Practical Step #1: Know Who You’re Contracting With

As relatively small as the construction industry is, there are still a lot of players entering into contracts. Unfortunately, construction is one industry (among many others) that has its fair share of fly-by-night companies–ones that you’d never heard of 6 months ago and that you’ll never see 6 months from now. Other times, contractors will be generally familiar with a company, but not well versed in the nuts and bolts of how it operates, its track record of making payments, how it handles change orders, etc.

Perhaps most importantly, the financial stability of another company may not be well known to the contractor.

During the construction boom where there were plenty of projects for everyone, contractors could be a little more selective with whom they worked. If they didn’t feel completely comfortable with a developer, general contractor, or subcontractor, they could simply pass, as another project wouldn’t be far behind. But this is a different day, and contractors have gotten a lot less selective about they projects they take on (and the profits they will accept). As a result, there is a greater chance of contracting with a company you’re not familiar with.

I’m not going to advise contractors who are straining to keep their doors open or avoid layoffs to turn down potential business just because they do not know the other party. However, when working with a new company, it is wise to perform some due diligence, whether it is a developer, general contractor, or a sub.

Due diligence may not be the first step you take in the bidding process, but it should be part of your company’s protocol before signing a final contract and making a substantial commitment of time and money. Consider the care you take before simply hiring an employee–you request a resume or job application, conduct an interview, check references, sometimes conduct a second interview, and possibly require a drug test. Your process for evaluating companies you contract with and with whom you are committing thousands or millions or dollars should be no less strenuous.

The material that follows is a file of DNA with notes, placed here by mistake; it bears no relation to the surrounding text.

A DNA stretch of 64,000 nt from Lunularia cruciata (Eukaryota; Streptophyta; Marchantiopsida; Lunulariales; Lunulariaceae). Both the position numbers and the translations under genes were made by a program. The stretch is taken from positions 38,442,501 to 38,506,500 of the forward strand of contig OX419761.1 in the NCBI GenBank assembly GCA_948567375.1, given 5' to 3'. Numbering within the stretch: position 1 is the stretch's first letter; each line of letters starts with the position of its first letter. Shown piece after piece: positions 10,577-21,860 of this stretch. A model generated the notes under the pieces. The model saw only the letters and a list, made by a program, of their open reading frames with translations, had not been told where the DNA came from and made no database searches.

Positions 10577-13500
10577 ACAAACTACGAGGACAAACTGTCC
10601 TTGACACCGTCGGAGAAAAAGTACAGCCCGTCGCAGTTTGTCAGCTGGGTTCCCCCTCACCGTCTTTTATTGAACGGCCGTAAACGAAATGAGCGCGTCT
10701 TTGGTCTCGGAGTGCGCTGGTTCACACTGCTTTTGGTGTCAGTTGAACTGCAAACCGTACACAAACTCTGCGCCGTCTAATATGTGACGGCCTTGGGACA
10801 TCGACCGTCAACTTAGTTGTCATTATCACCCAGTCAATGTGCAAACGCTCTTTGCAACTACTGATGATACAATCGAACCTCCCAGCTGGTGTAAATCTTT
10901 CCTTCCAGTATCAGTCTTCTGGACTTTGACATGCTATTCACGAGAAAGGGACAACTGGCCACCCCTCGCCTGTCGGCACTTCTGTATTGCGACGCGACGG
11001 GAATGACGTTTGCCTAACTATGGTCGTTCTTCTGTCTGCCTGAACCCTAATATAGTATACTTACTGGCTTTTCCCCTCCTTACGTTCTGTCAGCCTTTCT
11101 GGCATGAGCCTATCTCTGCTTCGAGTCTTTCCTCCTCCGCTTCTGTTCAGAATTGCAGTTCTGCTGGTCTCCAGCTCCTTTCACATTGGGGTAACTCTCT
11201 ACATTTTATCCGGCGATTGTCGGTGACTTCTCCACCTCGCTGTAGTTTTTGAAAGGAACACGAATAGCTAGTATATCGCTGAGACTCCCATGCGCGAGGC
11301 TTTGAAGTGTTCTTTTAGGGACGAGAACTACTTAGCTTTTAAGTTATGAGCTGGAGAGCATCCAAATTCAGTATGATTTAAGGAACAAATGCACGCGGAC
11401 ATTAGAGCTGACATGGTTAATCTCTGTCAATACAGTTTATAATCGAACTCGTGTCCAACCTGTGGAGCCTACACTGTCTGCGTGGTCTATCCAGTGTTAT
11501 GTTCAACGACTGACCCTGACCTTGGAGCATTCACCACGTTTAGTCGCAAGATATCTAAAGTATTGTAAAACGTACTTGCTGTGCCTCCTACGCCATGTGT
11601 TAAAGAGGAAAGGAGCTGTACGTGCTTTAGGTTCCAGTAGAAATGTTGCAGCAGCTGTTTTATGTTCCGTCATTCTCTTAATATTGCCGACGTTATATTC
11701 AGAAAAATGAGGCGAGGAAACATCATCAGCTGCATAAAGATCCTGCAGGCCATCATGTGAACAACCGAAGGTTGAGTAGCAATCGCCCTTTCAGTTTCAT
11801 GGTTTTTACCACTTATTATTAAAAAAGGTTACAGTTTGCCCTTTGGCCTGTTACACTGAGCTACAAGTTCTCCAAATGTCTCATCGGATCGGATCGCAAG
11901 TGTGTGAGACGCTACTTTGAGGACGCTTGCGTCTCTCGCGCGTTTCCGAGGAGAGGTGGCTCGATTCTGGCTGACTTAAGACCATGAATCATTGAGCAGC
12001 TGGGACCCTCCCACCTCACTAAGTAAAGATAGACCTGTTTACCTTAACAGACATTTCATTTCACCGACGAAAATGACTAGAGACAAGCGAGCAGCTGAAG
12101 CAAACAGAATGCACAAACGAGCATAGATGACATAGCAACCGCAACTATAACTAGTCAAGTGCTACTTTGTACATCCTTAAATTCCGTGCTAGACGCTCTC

Knowing a little more about who you’re contracting with will not prevent all disputes, but it will definitely help you avoid a great number of them.

Practical Step #2: Payment Bonds, Payment Bonds, Payment Bonds!!!

Surety bonds protect your construction investments! This is not only the title of a recent guest post, it is an accurate statement of the purpose of these instruments. Even the best developers and construction companies sometimes are unable to pay on contracts. Whether it’s an industry-wide downturn or a project that has simply been disastrous, sometimes a party simply cannot or will not pay their obligations. In that scenario, it is extremely important to have a financially sound bonding company in place that can step in and pay.

Obviously, the bigger the project the more important a payment bond is. As the contract price goes up, so does the potential negative impact of nonpayment.

However, I’ve seen many smaller projects where no payment bonds are used. I realize that at a low enough project price, the added expense of bonds make a contract economically unfeasible. But before you write off the importance of this added bit of “payment insurance,” ask yourself how your company could withstand the impact of nonpayment. Not slow payments, not partial payments, and not the ability to win a judgment in litigation. Can your company absorb a complete non-payment. If this scenario spells disaster for your business, it is critical to have a little insurance in the form of a payment bond rather than rolling the dice on another party’s ability (and willingness) to pay you.

Practical Step #3: File Your Liens...ON TIME

Mechanics liens are one of the easiest ways to ensure payment on a construction project, and yet they are one of the most commonly botched practices among contractors. All other tricks for getting paid on a project rely on the willingness, ability, and legal obligation of another party to pay up. Liens, on the other hand, place your remedy in the land and its improvements (which, in theory, always have intrinsic value).